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add File-Spec-0.6 from CPAN
[perl5.git] / lib / File / Spec / Mac.pm
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1package File::Spec::Mac;
2
3use Exporter ();
4use Config;
5use strict;
6use File::Spec;
7use vars qw(@ISA $VERSION $Is_Mac);
8
9$VERSION = '1.0';
10
11@ISA = qw(File::Spec::Unix);
12$Is_Mac = $^O eq 'MacOS';
13
14Exporter::import('File::Spec', '$Verbose');
15
16
17=head1 NAME
18
19File::Spec::Mac - File::Spec for MacOS
20
21=head1 SYNOPSIS
22
23C<require File::Spec::Mac;>
24
25=head1 DESCRIPTION
26
27Methods for manipulating file specifications.
28
29=head1 METHODS
30
31=over 2
32
33=item canonpath
34
35On MacOS, there's nothing to be done. Returns what it's given.
36
37=cut
38
39sub canonpath {
40 my($self,$path) = @_;
41 $path;
42}
43
44=item catdir
45
46Concatenate two or more directory names to form a complete path ending with
47a directory. Put a trailing : on the end of the complete path if there
48isn't one, because that's what's done in MacPerl's environment.
49
50The fundamental requirement of this routine is that
51
52 File::Spec->catdir(split(":",$path)) eq $path
53
54But because of the nature of Macintosh paths, some additional
55possibilities are allowed to make using this routine give resonable results
56for some common situations. Here are the rules that are used. Each
57argument has its trailing ":" removed. Each argument, except the first,
58has its leading ":" removed. They are then joined together by a ":".
59
60So
61
62 File::Spec->catdir("a","b") = "a:b:"
63 File::Spec->catdir("a:",":b") = "a:b:"
64 File::Spec->catdir("a:","b") = "a:b:"
65 File::Spec->catdir("a",":b") = "a:b"
66 File::Spec->catdir("a","","b") = "a::b"
67
68etc.
69
70To get a relative path (one beginning with :), begin the first argument with :
71or put a "" as the first argument.
72
73If you don't want to worry about these rules, never allow a ":" on the ends
74of any of the arguments except at the beginning of the first.
75
76Under MacPerl, there is an additional ambiguity. Does the user intend that
77
78 File::Spec->catfile("LWP","Protocol","http.pm")
79
80be relative or absolute? There's no way of telling except by checking for the
81existance of LWP: or :LWP, and even there he may mean a dismounted volume or
82a relative path in a different directory (like in @INC). So those checks
83aren't done here. This routine will treat this as absolute.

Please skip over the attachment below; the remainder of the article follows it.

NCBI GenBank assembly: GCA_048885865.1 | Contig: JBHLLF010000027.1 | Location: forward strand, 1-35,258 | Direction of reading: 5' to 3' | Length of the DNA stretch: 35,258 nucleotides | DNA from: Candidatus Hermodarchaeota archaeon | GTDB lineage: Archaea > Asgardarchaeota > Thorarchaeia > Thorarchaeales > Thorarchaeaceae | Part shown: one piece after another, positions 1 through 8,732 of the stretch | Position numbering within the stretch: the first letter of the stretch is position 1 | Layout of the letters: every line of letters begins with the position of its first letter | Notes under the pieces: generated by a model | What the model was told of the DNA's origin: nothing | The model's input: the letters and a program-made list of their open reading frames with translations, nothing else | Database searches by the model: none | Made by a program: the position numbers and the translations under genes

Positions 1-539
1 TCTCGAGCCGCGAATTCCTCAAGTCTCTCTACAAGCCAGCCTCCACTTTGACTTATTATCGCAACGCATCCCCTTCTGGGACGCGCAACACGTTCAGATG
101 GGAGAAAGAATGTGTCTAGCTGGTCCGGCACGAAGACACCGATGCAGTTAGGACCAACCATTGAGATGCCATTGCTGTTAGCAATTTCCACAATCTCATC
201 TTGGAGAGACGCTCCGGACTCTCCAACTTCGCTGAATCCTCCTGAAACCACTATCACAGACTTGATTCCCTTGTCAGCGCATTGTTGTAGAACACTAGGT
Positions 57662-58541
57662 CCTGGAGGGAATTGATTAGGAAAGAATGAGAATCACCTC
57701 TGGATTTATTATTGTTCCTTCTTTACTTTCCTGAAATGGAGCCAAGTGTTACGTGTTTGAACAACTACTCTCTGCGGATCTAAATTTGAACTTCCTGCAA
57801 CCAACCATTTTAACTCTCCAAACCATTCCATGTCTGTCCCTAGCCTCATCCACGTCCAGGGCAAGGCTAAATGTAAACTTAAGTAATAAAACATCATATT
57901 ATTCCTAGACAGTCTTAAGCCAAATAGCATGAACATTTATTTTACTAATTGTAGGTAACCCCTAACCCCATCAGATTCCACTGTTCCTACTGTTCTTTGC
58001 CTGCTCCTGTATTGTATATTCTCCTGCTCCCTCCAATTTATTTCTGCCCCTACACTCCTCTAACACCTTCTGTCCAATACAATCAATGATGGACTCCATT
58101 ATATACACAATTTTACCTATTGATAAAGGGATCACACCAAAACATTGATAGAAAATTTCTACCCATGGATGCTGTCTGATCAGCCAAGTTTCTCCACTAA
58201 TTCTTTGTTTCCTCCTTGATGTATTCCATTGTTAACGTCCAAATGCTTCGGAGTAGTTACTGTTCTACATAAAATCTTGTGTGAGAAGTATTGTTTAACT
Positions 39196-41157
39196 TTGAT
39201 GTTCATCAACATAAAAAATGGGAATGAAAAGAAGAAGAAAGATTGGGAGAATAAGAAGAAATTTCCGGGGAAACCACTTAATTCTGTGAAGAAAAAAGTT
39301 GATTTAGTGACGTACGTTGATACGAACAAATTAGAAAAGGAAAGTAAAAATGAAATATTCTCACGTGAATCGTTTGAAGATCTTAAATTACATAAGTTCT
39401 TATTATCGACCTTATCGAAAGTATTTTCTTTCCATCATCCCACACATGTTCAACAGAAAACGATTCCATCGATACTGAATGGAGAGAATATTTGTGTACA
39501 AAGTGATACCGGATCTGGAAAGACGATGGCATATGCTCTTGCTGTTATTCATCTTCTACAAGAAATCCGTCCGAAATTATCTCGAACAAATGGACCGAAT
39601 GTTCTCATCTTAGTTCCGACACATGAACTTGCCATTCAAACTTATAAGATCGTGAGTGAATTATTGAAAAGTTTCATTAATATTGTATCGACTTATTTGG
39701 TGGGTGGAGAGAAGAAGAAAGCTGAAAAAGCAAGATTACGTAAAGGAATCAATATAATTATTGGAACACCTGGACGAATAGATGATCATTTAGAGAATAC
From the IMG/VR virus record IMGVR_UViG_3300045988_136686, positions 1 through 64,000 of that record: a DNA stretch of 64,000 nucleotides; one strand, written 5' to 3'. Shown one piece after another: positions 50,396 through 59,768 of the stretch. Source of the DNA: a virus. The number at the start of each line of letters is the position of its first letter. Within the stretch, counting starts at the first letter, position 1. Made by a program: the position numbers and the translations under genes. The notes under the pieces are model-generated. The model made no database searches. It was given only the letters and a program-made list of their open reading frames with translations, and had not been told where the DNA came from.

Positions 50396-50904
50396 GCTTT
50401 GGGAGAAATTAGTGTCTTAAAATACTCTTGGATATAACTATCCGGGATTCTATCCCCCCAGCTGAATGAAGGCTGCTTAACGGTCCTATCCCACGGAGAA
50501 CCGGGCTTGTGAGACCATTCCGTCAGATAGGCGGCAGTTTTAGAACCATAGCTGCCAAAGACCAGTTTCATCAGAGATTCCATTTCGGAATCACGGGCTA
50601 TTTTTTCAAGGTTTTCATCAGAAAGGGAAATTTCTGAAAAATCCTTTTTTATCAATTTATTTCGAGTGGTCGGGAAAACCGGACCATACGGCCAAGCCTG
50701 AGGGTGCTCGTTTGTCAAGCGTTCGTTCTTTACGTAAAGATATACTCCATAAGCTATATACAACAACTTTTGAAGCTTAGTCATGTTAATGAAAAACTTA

84
85=cut
86
87# ';
88
89sub catdir {
90 shift;
91 my @args = @_;
92 $args[0] =~ s/:$//;
93 my $result = shift @args;
94 for (@args) {
95 s/:$//;
96 s/^://;
97 $result .= ":$_";
98 }
99 $result .= ":";
100 $result;
101}
102
103=item catfile
104
105Concatenate one or more directory names and a filename to form a
106complete path ending with a filename. Since this uses catdir, the
107same caveats apply. Note that the leading : is removed from the filename,
108so that
109
110 File::Spec->catfile($ENV{HOME},"file");
111
112and
113
114 File::Spec->catfile($ENV{HOME},":file");
115
116give the same answer, as one might expect.
117
118=cut
119
120sub catfile {
121 my $self = shift @_;
122 my $file = pop @_;
123 return $file unless @_;
124 my $dir = $self->catdir(@_);
125 $file =~ s/^://;
126 return $dir.$file;
127}
128
129=item curdir
130
131Returns a string representing of the current directory.
132
133=cut
134
135sub curdir {
136 return ":" ;
137}
138
139=item rootdir
140
141Returns a string representing the root directory. Under MacPerl,
142returns the name of the startup volume, since that's the closest in
143concept, although other volumes aren't rooted there. On any other
144platform returns '', since there's no common way to indicate "root
145directory" across all Macs.
146
147=cut
148
149sub rootdir {
150#
151# There's no real root directory on MacOS. If you're using MacPerl,
152# the name of the startup volume is returned, since that's the closest in
153# concept. On other platforms, simply return '', because nothing better
154# can be done.
155#
156 if($Is_Mac) {
157 require Mac::Files;
158 my $system = Mac::Files::FindFolder(&Mac::Files::kOnSystemDisk,
159 &Mac::Files::kSystemFolderType);
160 $system =~ s/:.*$/:/;
161 return $system;
162 } else {
163 return '';
164 }
165}
166
167=item updir
168
169Returns a string representing the parent directory.
170
171=cut
172
173sub updir {
174 return "::";
175}
176
177=item file_name_is_absolute
178
179Takes as argument a path and returns true, if it is an absolute path. In
180the case where a name can be either relative or absolute (for example, a
181folder named "HD" in the current working directory on a drive named "HD"),
182relative wins. Use ":" in the appropriate place in the path if you want to
183distinguish unambiguously.
184
185=cut
186
187sub file_name_is_absolute {
188 my($self,$file) = @_;
189 if ($file =~ /:/) {
190 return ($file !~ m/^:/);
191 } else {
192 return (! -e ":$file");
193 }
194}
195
196=item path
197
198Returns the null list for the MacPerl application, since the concept is
199usually meaningless under MacOS. But if you're using the MacPerl tool under
200MPW, it gives back $ENV{Commands} suitably split, as is done in
201:lib:ExtUtils:MM_Mac.pm.
202
203=cut
204
205sub path {
206#
207# The concept is meaningless under the MacPerl application.
208# Under MPW, it has a meaning.
209#
210 my($self) = @_;
211 my @path;
212 if(exists $ENV{Commands}) {
213 @path = split /,/,$ENV{Commands};
214 } else {
215 @path = ();
216 }
217 @path;
218}
219
220=back
221
222=head1 SEE ALSO
223
224L<File::Spec>
225
226=cut
227
2281;
229__END__
230